Regenerative Medicine Is Not a Futuristic Idea

Developing a chronic wound—or a large wound that does not heal over time—can be devastating to a patient’s quality of life. Not only is there a constant fear of infection, which could lead to amputation, but there’s the social stigma, too: many patients with chronic wounds don’t feel comfortable outside the house, or without being covered. In the United States, it’s estimated that there are 6.5 million patients affected by chronic wounds—a large portion of which also suffer from diabetes.

Lode Debrabandere, Osiris Therapeutics
Lode Debrabandere, Osiris Therapeutics

“Popping a pill or doing anything with traditional medicine is not going to close that [chronic] wound,” says Lode Debrabandere, president and CEO of Osiris Therapeutics. “You need something different.”

In this case, the “something different” means regenerative medicine. Through its products, Osiris is able to treat chronic-wound patients by creating new blood vessels near the wound, which then allow healthy tissue and skin to form. Many of Osiris’ chronic-wound patients are able to walk and maneuver normally after treatment.

Osiris Therapeutics earned the distinction of becoming the first company in the world to receive approval for a stem-cell drug called remestemcel-L in Canada and New Zealand. Since then, progress at the company has been swift.

Today, Osiris has developed several products that focus on wound care, sports medicine, and orthopedics. Such products include BIO4, a viable bone matrix, Cartiform, a viable osteochondral allograft, Grafix, a cryopreserved placental membrane, TruSkin, a viable human skin allograft, and Stravix, a durable placental allograft.

Debrabandere joined Osiris in 2006 after building a diverse base of experience in the medical and pharmaceutical fields. After earning an MBA, a PhD in pharmaceutical sciences and toxicology, and a professional doctor-degree in pharmacy from the University of Leuven in Belgium, Debrabandere came to the United States. He began working in research and development (R&D) for UCB Pharma, where he worked on developing products to treat epilepsy.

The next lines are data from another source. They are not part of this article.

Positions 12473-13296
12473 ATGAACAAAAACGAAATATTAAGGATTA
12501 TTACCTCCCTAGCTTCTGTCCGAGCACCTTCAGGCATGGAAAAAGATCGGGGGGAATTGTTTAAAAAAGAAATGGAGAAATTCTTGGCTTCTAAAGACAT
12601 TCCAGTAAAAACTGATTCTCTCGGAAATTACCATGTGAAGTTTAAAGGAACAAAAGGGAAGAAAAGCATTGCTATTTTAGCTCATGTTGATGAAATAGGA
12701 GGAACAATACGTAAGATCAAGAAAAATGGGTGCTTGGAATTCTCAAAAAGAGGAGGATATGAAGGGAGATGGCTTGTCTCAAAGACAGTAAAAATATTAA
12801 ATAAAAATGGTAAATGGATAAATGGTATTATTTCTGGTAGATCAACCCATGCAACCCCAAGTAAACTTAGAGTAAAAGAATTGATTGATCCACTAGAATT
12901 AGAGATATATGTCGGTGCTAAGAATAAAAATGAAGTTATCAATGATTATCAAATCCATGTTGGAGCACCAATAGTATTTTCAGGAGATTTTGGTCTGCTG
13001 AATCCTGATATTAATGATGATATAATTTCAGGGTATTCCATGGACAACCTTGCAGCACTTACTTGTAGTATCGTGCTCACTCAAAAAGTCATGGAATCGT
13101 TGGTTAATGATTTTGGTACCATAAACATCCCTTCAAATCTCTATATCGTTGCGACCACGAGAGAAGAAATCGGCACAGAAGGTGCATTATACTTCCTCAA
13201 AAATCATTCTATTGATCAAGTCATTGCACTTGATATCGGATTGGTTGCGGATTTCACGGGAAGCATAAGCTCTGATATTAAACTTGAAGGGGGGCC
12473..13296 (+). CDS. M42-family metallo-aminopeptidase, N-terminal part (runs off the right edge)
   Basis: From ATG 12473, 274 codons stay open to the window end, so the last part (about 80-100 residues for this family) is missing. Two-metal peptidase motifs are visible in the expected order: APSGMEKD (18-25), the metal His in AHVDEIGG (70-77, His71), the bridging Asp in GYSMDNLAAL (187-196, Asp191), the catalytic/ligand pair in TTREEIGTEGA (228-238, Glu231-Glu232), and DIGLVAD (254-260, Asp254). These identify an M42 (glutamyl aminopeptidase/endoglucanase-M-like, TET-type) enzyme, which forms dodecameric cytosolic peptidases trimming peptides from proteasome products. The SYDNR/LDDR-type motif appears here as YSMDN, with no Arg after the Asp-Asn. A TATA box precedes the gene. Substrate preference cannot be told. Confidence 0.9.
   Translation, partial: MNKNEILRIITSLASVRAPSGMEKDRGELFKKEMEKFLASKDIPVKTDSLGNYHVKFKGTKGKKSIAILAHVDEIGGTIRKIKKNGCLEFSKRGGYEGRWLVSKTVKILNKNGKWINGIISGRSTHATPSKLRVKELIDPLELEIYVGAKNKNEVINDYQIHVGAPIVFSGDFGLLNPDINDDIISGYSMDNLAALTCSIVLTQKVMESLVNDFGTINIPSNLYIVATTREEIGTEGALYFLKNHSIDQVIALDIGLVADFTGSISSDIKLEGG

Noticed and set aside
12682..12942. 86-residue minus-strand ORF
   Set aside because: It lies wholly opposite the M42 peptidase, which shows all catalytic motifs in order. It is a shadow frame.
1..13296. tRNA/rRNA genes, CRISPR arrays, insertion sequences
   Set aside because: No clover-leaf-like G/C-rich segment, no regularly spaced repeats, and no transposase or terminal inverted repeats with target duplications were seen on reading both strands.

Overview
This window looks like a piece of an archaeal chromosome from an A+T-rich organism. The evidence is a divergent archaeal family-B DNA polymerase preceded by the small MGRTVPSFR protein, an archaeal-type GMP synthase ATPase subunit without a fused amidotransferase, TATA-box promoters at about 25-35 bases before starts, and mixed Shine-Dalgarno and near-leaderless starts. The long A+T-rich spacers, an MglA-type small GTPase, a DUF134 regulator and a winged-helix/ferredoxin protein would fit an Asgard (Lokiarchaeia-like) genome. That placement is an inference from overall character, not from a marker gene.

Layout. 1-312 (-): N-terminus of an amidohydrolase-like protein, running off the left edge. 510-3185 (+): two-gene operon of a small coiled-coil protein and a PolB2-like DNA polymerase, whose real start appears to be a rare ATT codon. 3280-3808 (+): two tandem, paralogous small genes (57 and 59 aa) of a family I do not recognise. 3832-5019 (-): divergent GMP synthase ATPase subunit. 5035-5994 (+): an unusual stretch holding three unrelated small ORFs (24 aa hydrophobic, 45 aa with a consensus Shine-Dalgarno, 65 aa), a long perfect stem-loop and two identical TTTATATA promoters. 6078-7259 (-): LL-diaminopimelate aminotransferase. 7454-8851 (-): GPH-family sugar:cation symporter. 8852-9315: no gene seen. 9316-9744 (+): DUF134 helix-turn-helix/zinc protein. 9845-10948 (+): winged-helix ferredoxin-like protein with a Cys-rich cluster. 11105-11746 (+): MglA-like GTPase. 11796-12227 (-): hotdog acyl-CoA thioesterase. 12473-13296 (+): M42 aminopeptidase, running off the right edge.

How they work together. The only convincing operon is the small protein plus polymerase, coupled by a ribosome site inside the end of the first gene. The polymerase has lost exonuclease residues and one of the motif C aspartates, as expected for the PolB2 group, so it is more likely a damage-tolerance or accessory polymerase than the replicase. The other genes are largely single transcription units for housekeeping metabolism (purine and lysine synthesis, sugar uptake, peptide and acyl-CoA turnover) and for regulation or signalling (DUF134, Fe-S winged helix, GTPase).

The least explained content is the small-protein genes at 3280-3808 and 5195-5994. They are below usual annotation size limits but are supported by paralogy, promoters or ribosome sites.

After about seven years, Debrabandere moved into the marketing department to sell Keppra, the epilepsy product he helped develop while in R&D. Today, Keppra is a commonly prescribed drug for epilepsy. Debrabandere then moved on to become the vice president of strategic marketing for neuroscience and infectious diseases at Bristol-Myers Squibb.

When Debrabandere joined Osiris as a general manager in 2006, the company was a world leader in stem-cell research, but small. However, this suited Debrabandere—he felt working at a smaller business versus a larger pharmaceutical company would allow him to take advantage of his diverse skill set. He became CEO and president in 2013.

Today, driven by the stories of his patients, Debrabandere plans to grow Osiris from a small, R&D biotech company into the leading seller of regenerative medicine products. Debrabandere’s main goals for Osiris are to reach new financial objectives and to launch new, smarter products for people who need them. By achieving these two things, Debrabandere hopes to build Osiris into the industry leader for regenerative medicine.

For Osiris, a company that originally consisted of seventy to eighty PhDs, becoming a large commercial company means doing more than adding a few staff positions: it means building up a strong foundation in multiple fields.

“Being great in science is not enough. Being great in marketing is not enough,” Debrabandere says, adding that the right balance between R&D, health policy, marketing, and financial expectations is what ultimately brings good products to patients. “That’s how you get the most powerful output,” he says.

One of the biggest challenges Debrabandere faces is managing the expectations of external investors. Although meeting investor expectations is rewarding, Debrabandere says reaping the consequences of not meeting expectations can be challenging because it doesn’t mean good work wasn’t done along the way.

So far, though, Osiris seems to be on track. The company has increased revenue to $100 million. Debrabandere’s goal is to reach $500 million. Reaching the $500 million mark, however, in part relies on a public that is educated about regenerative medicine and willing to invest in it. Debrabandere says that demystifying regenerative medicine for the general public is a huge undertaking.

By launching new products and putting them through the same regulatory processes that any other drug would follow—such as gaining US Food and Drug Administration approval—Debrabandere hopes people will start seeing regenerative medicine products as a real alternative, rather than vague medicine of the future.

“The success and victories that you achieve make regenerative medicine real,” Debrabandere says. “It’s not voodoo medicine.”

In particular, Debrabandere talks about what he calls the “sweet spots” of regenerative medicine—situations in which he can watch a patient’s quality of life improve after nothing else has worked.

“It’s very rewarding to be able to do that,” Debrabandere says. “It changes your life.”

In fact, the CEO says that’s the best part of his job: watching people—whether they are patients or employees—work hard and succeed in tough situations. This attitude of perseverance is reflected in the company culture, which values competitiveness, strength, and execution. However, the real foundation for the company is passion for patients.

“You have to have a genuine passion to do well for the patients,” Debrabandere says. “Otherwise, you’re in the wrong place.”